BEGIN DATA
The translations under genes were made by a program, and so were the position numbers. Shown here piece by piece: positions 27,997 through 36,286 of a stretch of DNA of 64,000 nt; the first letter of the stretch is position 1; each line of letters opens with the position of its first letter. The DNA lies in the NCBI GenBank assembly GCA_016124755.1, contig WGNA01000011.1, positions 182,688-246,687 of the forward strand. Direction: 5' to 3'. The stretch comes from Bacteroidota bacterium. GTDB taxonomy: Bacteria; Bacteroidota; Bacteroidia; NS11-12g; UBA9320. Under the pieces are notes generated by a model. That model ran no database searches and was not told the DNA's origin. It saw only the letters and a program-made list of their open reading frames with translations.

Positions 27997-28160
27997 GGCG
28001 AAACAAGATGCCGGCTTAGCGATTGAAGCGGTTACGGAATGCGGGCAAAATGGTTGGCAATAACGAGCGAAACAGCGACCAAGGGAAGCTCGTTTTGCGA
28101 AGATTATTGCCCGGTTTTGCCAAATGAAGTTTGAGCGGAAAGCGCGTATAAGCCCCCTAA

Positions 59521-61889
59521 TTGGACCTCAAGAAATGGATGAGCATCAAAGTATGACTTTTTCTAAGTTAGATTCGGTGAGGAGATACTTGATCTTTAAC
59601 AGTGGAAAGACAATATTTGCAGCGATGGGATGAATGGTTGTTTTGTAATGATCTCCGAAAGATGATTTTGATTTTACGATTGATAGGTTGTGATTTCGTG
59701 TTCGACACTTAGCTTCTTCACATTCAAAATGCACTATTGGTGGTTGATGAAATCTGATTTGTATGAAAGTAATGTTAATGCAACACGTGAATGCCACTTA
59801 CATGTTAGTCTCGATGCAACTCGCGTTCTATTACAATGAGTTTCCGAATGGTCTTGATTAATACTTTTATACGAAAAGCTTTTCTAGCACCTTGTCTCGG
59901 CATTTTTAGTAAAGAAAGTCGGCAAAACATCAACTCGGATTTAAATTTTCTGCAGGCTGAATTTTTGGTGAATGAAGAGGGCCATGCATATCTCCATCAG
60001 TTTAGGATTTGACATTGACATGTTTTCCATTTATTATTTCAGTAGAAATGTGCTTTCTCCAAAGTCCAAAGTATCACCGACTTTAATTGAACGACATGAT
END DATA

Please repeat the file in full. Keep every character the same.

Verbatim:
The translations under genes were made by a program, and so were the position numbers. Shown here piece by piece: positions 27,997 through 36,286 of a stretch of DNA of 64,000 nt; the first letter of the stretch is position 1; each line of letters opens with the position of its first letter. The DNA lies in the NCBI GenBank assembly GCA_016124755.1, contig WGNA01000011.1, positions 182,688-246,687 of the forward strand. Direction: 5' to 3'. The stretch comes from Bacteroidota bacterium. GTDB taxonomy: Bacteria; Bacteroidota; Bacteroidia; NS11-12g; UBA9320. Under the pieces are notes generated by a model. That model ran no database searches and was not told the DNA's origin. It saw only the letters and a program-made list of their open reading frames with translations.

Positions 27997-28160
27997 GGCG
28001 AAACAAGATGCCGGCTTAGCGATTGAAGCGGTTACGGAATGCGGGCAAAATGGTTGGCAATAACGAGCGAAACAGCGACCAAGGGAAGCTCGTTTTGCGA
28101 AGATTATTGCCCGGTTTTGCCAAATGAAGTTTGAGCGGAAAGCGCGTATAAGCCCCCTAA

Positions 59521-61889
59521 TTGGACCTCAAGAAATGGATGAGCATCAAAGTATGACTTTTTCTAAGTTAGATTCGGTGAGGAGATACTTGATCTTTAAC
59601 AGTGGAAAGACAATATTTGCAGCGATGGGATGAATGGTTGTTTTGTAATGATCTCCGAAAGATGATTTTGATTTTACGATTGATAGGTTGTGATTTCGTG
59701 TTCGACACTTAGCTTCTTCACATTCAAAATGCACTATTGGTGGTTGATGAAATCTGATTTGTATGAAAGTAATGTTAATGCAACACGTGAATGCCACTTA
59801 CATGTTAGTCTCGATGCAACTCGCGTTCTATTACAATGAGTTTCCGAATGGTCTTGATTAATACTTTTATACGAAAAGCTTTTCTAGCACCTTGTCTCGG
59901 CATTTTTAGTAAAGAAAGTCGGCAAAACATCAACTCGGATTTAAATTTTCTGCAGGCTGAATTTTTGGTGAATGAAGAGGGCCATGCATATCTCCATCAG
60001 TTTAGGATTTGACATTGACATGTTTTCCATTTATTATTTCAGTAGAAATGTGCTTTCTCCAAAGTCCAAAGTATCACCGACTTTAATTGAACGACATGAT